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std::map iterator

 
 
Christopher
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      08-25-2003
I am having problems iterating through the sequence of objects stored in my
std::map I want to call a function from the "value" object in the map. Here
is my snippet:

typedef std::map<SOCKET, Player> PLAYERMAP_SOCKET;

.....
BOOL Player::Send(std::string data)
......
// Send the text to all clients
PLAYERMAP_SOCKET::iterator it;
for(it = players_by_socket.begin(); it!= players_by_socket.end(); ++it)
*it.Send(std::string(textbuff));
.......
error C2039: 'Send' : is not a member of 'pair<unsigned int const ,class
Player>'

how do I call the function from the "pair"?

Thanx,
Christopher


 
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Rob Williscroft
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      08-25-2003
Christopher wrote in news:rUo2b.799$(E-Mail Removed):

> I am having problems iterating through the sequence of objects stored
> in my std::map I want to call a function from the "value" object in
> the map. Here is my snippet:
>
> typedef std::map<SOCKET, Player> PLAYERMAP_SOCKET;
>
> ....
> BOOL Player::Send(std::string data)
> .....
> // Send the text to all clients
> PLAYERMAP_SOCKET::iterator it;
> for(it = players_by_socket.begin(); it!= players_by_socket.end();
> ++it)
> *it.Send(std::string(textbuff));


it->second.Send( std::string(textbuff) );


> ......
> error C2039: 'Send' : is not a member of 'pair<unsigned int const
> ,class
>Player>'
>


Are you sure. In the above you're calling Send( ... ) on a
std::map< SOCKET, Player >::iterator:

(*it).Send(std::string(textbuff));

or

it->Send(std::string(textbuff));

should produce that error.

> how do I call the function from the "pair"?
>


The iterator for your map (conceptualy) points to a
std:air< SOCKET const, Player > a pair has two elements 'first'
and 'second'. In this case 'first' is your map's key (constant)
and 'second' is your map's value (non-constant).


HTH

Rob.
--
http://www.victim-prime.dsl.pipex.com/
 
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Christopher
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      08-25-2003

"Agent Mulder" <(E-Mail Removed)> wrote in message
news:bid8ep$dfr$(E-Mail Removed)1.nb.home.nl...
> Ch> I am having problems iterating through the
> Ch> sequence of objects stored in my std::map
> Ch> I want to call a function from the "value"
> Ch> object in the map. Here is my snippet:
> [SNIP]...
>
> #include<map>
> class SOCKET{public:Send(std::string){}};//which one is sending?
> class Player{public:Send(std::string){}};//which one is sending?
> int main(int,char**)
> {
> std::map<SOCKET,Player>players_by_socket;
> for
> (
> std::map<SOCKET,Player>::iterator it=players_by_socket.begin();
> it!=players_by_socket.end();
> ++it
> )
> {
> it->first.Send(std::string());
> it->second.Send(std::string());
> }
> return 0;
> }
>
> -X


I think I might have confused some people with my code. SOCKET is not a
class, it's just an integer defined in a 3rd party lib. The Send() function
is a member of the Player class. The intention of making the map is that
when data comes in the program is only provided with the SOCKET, so I use
the map to look up the associated player connected to that socket. So I used
SOCKET as the key and Player as the value. Of course in this case I want to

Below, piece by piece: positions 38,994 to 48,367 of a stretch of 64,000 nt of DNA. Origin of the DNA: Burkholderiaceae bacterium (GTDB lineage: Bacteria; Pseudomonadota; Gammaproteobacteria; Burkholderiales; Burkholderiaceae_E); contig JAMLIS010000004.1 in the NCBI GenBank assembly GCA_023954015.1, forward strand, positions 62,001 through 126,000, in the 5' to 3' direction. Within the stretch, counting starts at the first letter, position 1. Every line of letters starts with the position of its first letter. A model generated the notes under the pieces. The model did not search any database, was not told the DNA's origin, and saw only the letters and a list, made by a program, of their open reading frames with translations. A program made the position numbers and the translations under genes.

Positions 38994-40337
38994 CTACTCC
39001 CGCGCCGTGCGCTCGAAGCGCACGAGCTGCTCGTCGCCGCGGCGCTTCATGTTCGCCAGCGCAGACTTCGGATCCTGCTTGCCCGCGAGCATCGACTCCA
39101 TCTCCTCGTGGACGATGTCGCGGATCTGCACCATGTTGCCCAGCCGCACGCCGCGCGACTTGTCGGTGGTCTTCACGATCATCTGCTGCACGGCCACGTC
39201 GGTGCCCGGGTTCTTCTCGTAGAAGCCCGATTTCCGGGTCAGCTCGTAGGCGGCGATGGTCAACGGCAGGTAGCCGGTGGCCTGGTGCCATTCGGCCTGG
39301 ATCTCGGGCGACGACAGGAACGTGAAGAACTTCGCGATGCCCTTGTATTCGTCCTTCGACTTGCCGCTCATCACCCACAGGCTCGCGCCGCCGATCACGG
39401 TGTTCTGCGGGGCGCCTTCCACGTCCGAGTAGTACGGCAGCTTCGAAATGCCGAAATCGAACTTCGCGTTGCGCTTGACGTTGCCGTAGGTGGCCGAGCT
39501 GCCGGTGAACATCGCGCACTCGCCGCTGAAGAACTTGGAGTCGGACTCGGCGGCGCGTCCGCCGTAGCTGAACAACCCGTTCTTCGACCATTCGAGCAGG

send to all players so I am just iterating through the enitire list. At any
rate the replies I got provided the needed information: it->second.Send()
and everything is working with the desired effect now.
Thanx for the helps guys,
Christopher


 
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Kevin Goodsell
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      08-25-2003
Christopher wrote:

> I am having problems iterating through the sequence of objects stored in my
> std::map I want to call a function from the "value" object in the map. Here
> is my snippet:
>
> typedef std::map<SOCKET, Player> PLAYERMAP_SOCKET;
>
> ....
> BOOL Player::Send(std::string data)


Why are you using BOOL when the language provides the bool type? Is it
an attempt to obfuscate the code or increase the probability of bugs?

> .....
> // Send the text to all clients
> PLAYERMAP_SOCKET::iterator it;
> for(it = players_by_socket.begin(); it!= players_by_socket.end(); ++it)
> *it.Send(std::string(textbuff));


This would be wrong even if 'it' pointed to an object that had a member
called 'Send' (which it obviously doesn't). What you have is equivalent to:

*(it.Send(std::string(textbuff)));

See the problem?

-Kevin
--
My email address is valid, but changes periodically.
To contact me please use the address from a recent posting.

 
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Christopher
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      08-26-2003

"Kevin Goodsell" <(E-Mail Removed)> wrote in message
news:3f4a93ba@shknews01...
<snip>
> Why are you using BOOL when the language provides the bool type? Is it
> an attempt to obfuscate the code or increase the probability of bugs?


You'll have to ask Microsoft that one. If it was up to me I'd be happy with
the types already provided to me.
,
Christopher


 
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Ron Natalie
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      08-26-2003

"P.J. Plauger" <(E-Mail Removed)> wrote in message news:3f4b6a51$0$19407$afc38c87@...

> Some of us had to write C++ code that used Boolean variables *before*
> type bool was added to the draft C++ Standard. So the answer is doubtless
> `none of the above'. Unless you choose to be aggressively uncharitable.


Some of us had to program C before structs could be assigned or even before
the member names were scoped to struct. Old habits die hard.


 
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